Inner seal leg 18 extends concentrically within outer seal leg 20. Inner and outer seal legs 18 and 20 define between them an annular sealing recess 24. Inner and outer seal legs 18 and 20 have opposed tapered walls or sealing surfaces 26 and 28. Outward facing opposed tapered wall 26 is located on inner seal leg 18 and inward facing opposed tapered wall 28 is located on outer seal leg 20. The opposed tapered walls 26 and 28 define respectively an inner female sealing surface and an outer female sealing surface. Separating opposed tapered walls 26 and 28 is a downward facing, flat base 34. Outer seal leg 20 also has a seal groove 36 for housing back-up elastomeric seal 38.

Referring still to both FIG. 1 and FIG. 2, coupling 10 further has a male member 42 for threaded connection to the other of the hydraulic pipe ends which is to be sealingly coupled. Male member 42 has a body 44 and an axial bore 46 therethrough for the passage of fluid. An annular metal sealing wedge 48 extends from body 44 of male member 42. Sealing wedge 48 has a rim 50. Sealing wedge 48 also has an inner tapered wall 52 and outer tapered wall 54. Inner and outer tapered walls 52 and 54 define an inner male sealing surface and an outer male sealing surface, respectively. Male member 42 also has a circumferential protrusion 60 where the outside of sealing wedge 48 and the outside of body 44 meet.

Referring now mainly to FIG. 1, a stationary base 64 is shown. Stationary base 64 has an opening 66 for accepting male member 42. Retaining means 68, in conjunction with protrusion 60, serves to fixedly couple stationary base 64 to male member 42 so that there is no axial movement between stationary base 64 and male member 42. Also shown in FIG. 1 is retrievable base 70. Retrieval base 70 has an opening 72 for slidably engaging female member 12. Retaining means 74 and belleville washers 76 allow female member 12 to axially slide within opening 72 of retrievable base 70 while maintaining female member 72 biased towards male member 42.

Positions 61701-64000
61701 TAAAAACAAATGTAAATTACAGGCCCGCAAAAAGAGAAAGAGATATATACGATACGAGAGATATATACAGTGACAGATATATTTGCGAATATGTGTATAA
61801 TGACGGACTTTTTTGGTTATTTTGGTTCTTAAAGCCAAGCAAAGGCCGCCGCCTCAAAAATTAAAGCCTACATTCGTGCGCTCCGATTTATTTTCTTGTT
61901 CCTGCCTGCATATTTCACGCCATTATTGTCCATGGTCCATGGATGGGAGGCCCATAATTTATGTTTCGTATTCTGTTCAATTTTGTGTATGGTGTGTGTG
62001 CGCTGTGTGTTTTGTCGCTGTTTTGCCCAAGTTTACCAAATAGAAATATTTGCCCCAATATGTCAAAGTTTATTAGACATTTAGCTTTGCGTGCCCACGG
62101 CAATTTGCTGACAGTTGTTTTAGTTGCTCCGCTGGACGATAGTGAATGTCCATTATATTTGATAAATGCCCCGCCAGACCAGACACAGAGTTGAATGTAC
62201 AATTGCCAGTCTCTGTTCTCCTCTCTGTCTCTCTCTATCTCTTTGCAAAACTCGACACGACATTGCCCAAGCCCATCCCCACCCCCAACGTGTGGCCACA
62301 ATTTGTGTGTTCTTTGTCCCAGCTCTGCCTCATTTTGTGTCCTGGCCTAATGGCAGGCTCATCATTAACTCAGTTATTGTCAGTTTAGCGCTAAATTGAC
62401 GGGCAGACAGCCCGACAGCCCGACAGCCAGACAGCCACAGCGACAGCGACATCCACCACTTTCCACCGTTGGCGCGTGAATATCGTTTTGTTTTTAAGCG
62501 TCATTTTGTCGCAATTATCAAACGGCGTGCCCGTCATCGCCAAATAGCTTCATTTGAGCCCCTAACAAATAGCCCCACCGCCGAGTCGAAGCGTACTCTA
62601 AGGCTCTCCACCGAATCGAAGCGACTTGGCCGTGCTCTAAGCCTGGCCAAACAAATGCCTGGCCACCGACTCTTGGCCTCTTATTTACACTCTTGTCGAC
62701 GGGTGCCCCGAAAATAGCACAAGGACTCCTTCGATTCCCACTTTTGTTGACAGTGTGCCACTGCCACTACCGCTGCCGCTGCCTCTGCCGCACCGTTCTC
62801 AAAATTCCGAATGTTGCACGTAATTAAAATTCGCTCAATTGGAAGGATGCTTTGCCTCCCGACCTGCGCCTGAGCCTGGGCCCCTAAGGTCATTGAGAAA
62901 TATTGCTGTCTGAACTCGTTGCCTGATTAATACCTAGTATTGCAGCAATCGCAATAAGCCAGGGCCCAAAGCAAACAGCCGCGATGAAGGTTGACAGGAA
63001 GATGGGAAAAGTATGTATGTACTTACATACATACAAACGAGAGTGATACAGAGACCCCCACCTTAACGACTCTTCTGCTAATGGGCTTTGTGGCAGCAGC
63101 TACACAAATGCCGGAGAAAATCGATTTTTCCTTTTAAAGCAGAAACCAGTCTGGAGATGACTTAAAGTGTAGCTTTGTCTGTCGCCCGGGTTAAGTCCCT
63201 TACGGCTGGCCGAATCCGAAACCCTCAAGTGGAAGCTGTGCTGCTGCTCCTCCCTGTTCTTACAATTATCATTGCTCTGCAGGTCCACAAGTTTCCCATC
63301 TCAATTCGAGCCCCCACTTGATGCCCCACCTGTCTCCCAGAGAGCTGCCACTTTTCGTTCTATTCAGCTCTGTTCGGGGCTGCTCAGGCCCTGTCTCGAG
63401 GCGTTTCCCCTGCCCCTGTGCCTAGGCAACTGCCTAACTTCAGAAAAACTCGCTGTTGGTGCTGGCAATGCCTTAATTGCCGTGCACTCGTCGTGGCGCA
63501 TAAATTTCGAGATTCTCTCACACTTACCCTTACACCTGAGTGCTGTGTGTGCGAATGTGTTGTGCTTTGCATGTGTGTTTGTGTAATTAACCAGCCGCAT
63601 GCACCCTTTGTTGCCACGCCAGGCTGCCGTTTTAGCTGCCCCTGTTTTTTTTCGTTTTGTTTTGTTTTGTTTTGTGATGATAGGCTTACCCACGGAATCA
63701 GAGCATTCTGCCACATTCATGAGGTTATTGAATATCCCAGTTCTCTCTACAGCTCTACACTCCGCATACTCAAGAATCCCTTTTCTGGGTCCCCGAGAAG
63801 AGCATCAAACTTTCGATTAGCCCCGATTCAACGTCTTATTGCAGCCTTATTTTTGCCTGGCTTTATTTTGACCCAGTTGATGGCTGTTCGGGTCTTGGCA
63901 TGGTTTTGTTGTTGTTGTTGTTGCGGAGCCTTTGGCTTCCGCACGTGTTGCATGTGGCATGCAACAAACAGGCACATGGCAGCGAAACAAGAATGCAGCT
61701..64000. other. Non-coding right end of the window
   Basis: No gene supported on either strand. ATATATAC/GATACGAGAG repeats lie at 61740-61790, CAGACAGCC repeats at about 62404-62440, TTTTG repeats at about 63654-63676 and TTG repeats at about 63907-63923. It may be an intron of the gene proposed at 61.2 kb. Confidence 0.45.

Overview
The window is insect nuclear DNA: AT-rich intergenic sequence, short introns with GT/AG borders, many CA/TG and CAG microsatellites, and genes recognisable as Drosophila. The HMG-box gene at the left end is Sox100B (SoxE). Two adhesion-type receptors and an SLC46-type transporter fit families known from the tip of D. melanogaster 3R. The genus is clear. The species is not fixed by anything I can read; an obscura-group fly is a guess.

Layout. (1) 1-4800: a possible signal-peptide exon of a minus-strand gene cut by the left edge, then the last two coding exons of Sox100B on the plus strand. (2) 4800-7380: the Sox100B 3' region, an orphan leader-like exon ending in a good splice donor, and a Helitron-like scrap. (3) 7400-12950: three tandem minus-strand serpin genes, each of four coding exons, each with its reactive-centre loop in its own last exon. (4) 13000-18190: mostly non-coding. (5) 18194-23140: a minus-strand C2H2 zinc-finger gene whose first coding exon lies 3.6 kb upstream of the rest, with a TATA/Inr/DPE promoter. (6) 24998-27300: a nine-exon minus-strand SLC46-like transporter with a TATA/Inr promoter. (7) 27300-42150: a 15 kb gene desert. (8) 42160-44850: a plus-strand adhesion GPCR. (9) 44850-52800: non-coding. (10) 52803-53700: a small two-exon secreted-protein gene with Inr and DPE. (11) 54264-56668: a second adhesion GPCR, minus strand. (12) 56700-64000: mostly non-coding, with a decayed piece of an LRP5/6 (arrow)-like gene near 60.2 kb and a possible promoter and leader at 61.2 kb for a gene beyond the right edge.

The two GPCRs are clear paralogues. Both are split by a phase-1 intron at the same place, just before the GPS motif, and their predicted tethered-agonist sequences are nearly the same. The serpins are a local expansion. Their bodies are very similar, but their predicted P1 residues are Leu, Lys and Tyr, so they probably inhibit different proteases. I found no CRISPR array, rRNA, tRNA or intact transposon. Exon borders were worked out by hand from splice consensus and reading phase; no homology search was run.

Still referring mainly to FIG. 1, check valve assemblies may be employed with both female member 12 and male member 42. Referring first to the check valve assembly on female member 12, check valve body 80 has a conical portion 82 that conforms to valve seat 84 on female member 12. Extending from check valve body 80 is a valve tip 86. One end of a valve spring 88 is in contact with check valve body 80, while the other end of valve spring 88 is in contact with a spring collar 90 which has a flow passage 92 and which is kept in place within female member 12 by the end of the pipe which is threadedly attached to female member 12 through threads 94. Valve spring 88 maintains conical portion 82 of check valve body 80 biased towards a closed position, that is, against valve seat 84. Check valve body 80 has a vertical passage 96 and a plurality of horizontal passages 98 to allow fluid to flow through the check valve body when the check valve body is in the open position, that is, when conical portion 82 is not in sealing engagement with valve seat 84.